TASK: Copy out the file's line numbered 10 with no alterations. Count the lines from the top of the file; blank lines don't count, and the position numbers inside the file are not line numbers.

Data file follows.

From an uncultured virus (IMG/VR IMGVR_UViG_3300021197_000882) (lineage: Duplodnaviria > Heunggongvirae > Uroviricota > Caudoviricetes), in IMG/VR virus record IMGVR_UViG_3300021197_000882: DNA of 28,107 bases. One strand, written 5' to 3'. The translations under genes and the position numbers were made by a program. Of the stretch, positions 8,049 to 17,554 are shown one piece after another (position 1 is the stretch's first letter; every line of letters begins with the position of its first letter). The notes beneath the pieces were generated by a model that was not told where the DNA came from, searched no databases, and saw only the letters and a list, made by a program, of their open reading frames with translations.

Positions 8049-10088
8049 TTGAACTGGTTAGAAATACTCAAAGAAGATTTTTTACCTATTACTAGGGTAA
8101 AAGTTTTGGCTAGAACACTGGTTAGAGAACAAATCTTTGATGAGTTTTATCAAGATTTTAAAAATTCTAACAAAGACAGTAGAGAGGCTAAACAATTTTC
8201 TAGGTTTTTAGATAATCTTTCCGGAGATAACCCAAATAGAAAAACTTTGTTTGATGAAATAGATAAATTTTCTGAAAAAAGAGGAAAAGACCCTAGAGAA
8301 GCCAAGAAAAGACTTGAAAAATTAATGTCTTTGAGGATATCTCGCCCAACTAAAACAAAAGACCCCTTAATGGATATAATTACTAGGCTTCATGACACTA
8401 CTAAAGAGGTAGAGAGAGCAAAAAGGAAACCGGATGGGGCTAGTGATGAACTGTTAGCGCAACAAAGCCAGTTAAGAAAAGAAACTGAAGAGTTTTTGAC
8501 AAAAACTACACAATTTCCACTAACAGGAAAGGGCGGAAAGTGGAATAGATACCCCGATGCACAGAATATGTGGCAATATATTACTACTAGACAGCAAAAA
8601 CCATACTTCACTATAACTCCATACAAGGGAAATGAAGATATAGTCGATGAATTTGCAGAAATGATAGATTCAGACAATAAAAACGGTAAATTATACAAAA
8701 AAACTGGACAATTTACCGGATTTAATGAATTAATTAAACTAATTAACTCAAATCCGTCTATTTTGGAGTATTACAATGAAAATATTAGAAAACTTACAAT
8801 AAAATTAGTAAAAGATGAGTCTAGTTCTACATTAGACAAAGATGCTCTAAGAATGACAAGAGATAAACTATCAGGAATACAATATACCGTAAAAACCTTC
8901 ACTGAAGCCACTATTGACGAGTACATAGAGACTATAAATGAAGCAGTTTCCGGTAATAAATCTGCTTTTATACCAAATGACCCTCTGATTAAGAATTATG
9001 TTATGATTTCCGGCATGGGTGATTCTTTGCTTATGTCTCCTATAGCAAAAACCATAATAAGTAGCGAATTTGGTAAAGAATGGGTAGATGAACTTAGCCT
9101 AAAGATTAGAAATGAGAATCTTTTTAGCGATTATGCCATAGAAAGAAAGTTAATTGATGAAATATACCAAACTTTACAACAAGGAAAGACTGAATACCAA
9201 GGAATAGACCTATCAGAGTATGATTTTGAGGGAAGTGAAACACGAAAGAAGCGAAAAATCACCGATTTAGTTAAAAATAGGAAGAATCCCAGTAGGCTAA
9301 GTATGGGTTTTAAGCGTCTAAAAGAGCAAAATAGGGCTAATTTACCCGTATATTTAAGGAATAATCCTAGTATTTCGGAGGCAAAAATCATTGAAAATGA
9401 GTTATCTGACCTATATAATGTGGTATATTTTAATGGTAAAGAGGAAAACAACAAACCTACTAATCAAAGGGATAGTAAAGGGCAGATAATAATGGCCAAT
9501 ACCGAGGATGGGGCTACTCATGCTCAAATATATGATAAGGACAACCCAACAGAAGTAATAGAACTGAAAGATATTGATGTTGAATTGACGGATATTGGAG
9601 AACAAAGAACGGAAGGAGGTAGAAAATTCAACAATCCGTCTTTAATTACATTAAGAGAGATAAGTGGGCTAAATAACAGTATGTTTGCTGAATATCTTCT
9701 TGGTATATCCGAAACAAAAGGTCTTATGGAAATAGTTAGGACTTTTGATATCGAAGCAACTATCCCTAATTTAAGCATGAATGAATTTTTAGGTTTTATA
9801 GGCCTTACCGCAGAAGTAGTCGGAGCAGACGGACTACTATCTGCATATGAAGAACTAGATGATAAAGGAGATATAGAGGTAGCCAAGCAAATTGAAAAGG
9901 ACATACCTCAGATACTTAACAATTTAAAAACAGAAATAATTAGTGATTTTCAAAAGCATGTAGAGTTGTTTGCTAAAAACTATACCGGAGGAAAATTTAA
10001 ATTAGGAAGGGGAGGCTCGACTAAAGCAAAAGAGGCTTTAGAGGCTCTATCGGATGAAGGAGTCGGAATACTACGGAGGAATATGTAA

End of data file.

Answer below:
8701 AAACTGGACAATTTACCGGATTTAATGAATTAATTAAACTAATTAACTCAAATCCGTCTATTTTGGAGTATTACAATGAAAATATTAGAAAACTTACAAT